Syntax: Echo [-ne][string] or echo [--help][--version]

Additional note: Echo will send the input string to standard output. The output strings are separated by white space characters, and a newline number is added at the end.

Parameter:-n do not wrap in the last line

-E If the following characters appear in the string, they are handled in particular, not as a general

Text output:

\a issued a warning sound;

\b Delete the previous character;

\c finally not add the line break symbol;

\f the line but the cursor remains in its original position;

\ n Wraps and the cursor moves to the beginning of the line;

\ r The cursor moves to the beginning of the line, but does not wrap;

\ t Insert tab;

\v is the same as \f;

\ \ insert \ character;

\NNN inserts the ASCII character represented by the NNN (octal);

Help Display Help

–version displaying version information

The echo command for Linux is extremely common in shell programming and is often used when printing variable value under a terminal.

For example: Echo can be used as a display note for some batch commands that need to be commented to the user, such as the previous command execution will take a long time, often with echo display a message to let the user know this time is slow, a little wait.

In Linux, the echo command is used to display the date on the standard output, such as:

echo "The year was 2013,today is 26"

Echo-e "The year are, \ntoday is 26"

Escaping: Escaping

echo "The echo command!" >

/ will appear in this line without quotation marks. Append this line to the file.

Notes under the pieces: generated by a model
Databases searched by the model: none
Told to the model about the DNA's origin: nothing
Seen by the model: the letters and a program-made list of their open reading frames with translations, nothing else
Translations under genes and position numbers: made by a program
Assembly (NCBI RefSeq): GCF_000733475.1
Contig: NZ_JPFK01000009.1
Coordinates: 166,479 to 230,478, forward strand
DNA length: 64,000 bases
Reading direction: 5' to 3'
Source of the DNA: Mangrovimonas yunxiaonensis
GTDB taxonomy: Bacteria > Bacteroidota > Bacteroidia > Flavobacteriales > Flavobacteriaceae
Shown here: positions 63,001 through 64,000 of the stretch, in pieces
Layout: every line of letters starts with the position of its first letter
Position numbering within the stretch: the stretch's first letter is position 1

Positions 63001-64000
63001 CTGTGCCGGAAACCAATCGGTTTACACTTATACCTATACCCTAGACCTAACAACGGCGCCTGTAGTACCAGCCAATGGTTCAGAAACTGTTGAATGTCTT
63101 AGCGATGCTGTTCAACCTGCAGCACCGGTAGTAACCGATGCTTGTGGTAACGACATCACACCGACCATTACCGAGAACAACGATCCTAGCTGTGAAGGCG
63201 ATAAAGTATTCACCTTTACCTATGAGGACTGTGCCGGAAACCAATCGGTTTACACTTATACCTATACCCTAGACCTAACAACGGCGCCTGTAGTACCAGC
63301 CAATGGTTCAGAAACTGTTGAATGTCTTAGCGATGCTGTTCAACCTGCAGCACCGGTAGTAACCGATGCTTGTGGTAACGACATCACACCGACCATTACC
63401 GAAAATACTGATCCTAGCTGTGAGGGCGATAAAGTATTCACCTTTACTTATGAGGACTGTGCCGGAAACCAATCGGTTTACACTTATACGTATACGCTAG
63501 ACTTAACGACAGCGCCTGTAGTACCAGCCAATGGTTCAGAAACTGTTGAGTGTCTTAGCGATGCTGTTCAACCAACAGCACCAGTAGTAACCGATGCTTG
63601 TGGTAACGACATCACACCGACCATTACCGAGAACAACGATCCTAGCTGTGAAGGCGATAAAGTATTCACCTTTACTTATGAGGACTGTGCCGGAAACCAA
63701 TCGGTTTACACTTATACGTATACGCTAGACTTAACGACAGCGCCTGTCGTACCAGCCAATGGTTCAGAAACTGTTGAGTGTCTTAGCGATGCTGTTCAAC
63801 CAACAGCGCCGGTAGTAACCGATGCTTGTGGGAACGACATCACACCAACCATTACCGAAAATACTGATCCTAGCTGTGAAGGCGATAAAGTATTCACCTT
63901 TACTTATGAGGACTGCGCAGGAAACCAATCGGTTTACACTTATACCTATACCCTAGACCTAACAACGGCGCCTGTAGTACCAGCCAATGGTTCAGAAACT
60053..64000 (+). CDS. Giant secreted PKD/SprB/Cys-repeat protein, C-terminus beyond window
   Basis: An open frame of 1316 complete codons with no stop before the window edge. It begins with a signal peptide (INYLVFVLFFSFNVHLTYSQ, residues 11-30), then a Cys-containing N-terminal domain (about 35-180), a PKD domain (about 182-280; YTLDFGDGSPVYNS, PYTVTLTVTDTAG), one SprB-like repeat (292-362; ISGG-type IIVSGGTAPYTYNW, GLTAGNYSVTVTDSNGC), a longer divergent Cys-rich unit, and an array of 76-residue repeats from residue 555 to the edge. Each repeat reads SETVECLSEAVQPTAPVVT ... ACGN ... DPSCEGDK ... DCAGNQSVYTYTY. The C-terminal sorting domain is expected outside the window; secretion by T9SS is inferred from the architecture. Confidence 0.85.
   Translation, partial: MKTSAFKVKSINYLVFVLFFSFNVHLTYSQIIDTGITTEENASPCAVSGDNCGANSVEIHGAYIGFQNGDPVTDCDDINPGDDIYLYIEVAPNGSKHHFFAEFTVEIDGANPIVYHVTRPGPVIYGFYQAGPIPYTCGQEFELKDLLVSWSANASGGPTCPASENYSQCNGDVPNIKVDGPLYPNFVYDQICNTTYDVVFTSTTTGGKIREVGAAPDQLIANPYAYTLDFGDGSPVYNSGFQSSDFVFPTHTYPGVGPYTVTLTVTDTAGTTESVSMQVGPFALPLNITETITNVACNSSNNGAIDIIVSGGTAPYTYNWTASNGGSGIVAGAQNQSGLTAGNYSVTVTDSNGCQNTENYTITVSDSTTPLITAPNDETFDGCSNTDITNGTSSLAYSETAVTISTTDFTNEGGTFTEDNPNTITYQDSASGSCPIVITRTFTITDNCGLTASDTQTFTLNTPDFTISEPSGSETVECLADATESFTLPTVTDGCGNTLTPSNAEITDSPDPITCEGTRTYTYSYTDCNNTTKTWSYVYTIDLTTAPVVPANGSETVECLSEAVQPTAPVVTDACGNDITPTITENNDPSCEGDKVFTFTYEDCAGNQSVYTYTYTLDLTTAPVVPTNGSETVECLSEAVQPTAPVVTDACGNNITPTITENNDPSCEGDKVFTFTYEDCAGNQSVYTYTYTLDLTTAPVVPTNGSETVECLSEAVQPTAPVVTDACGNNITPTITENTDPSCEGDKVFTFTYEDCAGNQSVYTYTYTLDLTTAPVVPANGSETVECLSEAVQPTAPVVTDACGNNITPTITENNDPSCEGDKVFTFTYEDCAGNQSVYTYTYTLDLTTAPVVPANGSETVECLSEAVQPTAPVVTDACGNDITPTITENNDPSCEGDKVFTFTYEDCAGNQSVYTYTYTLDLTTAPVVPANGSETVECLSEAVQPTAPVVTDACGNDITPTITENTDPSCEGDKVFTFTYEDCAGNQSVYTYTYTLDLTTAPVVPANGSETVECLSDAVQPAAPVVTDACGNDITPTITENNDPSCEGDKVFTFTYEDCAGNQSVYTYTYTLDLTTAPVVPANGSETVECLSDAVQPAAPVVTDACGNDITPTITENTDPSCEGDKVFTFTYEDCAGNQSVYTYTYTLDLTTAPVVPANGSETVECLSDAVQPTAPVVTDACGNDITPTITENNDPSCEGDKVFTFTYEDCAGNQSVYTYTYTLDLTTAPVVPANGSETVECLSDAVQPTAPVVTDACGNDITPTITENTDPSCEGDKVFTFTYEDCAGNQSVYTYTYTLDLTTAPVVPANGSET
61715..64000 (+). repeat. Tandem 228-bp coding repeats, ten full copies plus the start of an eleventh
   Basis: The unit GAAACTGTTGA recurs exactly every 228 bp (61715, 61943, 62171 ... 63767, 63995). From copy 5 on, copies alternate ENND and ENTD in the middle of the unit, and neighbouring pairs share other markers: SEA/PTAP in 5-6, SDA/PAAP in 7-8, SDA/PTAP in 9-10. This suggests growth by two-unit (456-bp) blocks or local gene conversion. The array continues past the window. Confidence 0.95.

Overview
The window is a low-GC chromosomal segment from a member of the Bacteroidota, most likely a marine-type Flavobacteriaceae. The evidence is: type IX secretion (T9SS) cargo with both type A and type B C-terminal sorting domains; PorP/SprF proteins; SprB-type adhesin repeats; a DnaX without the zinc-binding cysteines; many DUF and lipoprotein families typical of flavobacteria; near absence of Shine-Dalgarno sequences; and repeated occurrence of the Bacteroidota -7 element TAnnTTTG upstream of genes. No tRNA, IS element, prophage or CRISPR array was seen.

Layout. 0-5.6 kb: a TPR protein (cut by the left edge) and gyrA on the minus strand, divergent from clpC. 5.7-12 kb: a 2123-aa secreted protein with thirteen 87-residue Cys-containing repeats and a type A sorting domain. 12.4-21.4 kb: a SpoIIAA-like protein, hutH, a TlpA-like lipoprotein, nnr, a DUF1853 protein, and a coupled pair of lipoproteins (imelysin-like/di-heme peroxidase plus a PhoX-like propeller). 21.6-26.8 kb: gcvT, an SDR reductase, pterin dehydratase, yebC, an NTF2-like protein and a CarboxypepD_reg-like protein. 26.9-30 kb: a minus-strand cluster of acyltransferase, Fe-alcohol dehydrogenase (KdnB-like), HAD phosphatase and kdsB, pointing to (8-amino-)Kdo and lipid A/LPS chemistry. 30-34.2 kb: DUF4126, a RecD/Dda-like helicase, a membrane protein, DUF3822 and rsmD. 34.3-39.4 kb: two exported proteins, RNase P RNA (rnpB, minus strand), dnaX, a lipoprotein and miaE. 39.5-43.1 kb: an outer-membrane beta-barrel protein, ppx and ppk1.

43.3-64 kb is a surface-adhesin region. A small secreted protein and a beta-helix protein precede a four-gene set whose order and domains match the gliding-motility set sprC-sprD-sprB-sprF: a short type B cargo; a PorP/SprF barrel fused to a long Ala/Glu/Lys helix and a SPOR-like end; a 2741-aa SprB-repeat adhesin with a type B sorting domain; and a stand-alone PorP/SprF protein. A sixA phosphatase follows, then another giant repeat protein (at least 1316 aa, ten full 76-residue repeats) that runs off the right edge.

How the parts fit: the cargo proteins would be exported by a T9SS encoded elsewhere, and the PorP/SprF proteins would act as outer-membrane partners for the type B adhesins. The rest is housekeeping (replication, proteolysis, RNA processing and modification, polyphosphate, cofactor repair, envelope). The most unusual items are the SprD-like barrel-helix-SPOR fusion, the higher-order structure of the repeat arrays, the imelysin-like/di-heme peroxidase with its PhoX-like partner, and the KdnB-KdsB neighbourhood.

iv.printf: Format and output results to standard output

Syntax printf (options) (parameters)

--help: Online Help;

--version: Displays version information.


Output format: Specifies the format of the data output;

Output string: Specifies the data to output.

Format alternates

The corresponding parameter of the%b is treated as a string containing the escape sequence to be processed.

%c ASCII character. Display the first character of a relative parameter

%d,%i decimal integer

%e,%e,%f floating-point format

%g%e or%f conversion, see which one is shorter, then delete the end of the 0

%G%e or%f conversion, see which one is shorter, then delete the end of the 0

%o Octal value with unsigned sign

%s string%u unsigned decimal value

%x hexadecimal value without sign, using a to F for 10 to 15

%x hexadecimal value without sign, using a to F for 10 to 15

Percent of literal meaning

Escape sequences

\a warning character, usually the bel character of ASCII

\b Back

\c suppresses (does not display) the newline character at any end of the output (only valid in the parameter string under the%B format designator control), and any characters left in the argument, any subsequent arguments, and any characters left in the format string are ignored

\f Page Change (formfeed

\ nthe line break

\ r Enter (carriage return)

\ t Horizontal tab

\v Vertical Tab

\ \ A literal backslash character

\DDD represents a 1 to 3-digit octal value character that is valid only in a format string

\0DDD represents 1 to 3-bit octal value characters

For example: printf "The year are, \ntoday is 26\n"

Linux Learning Essay II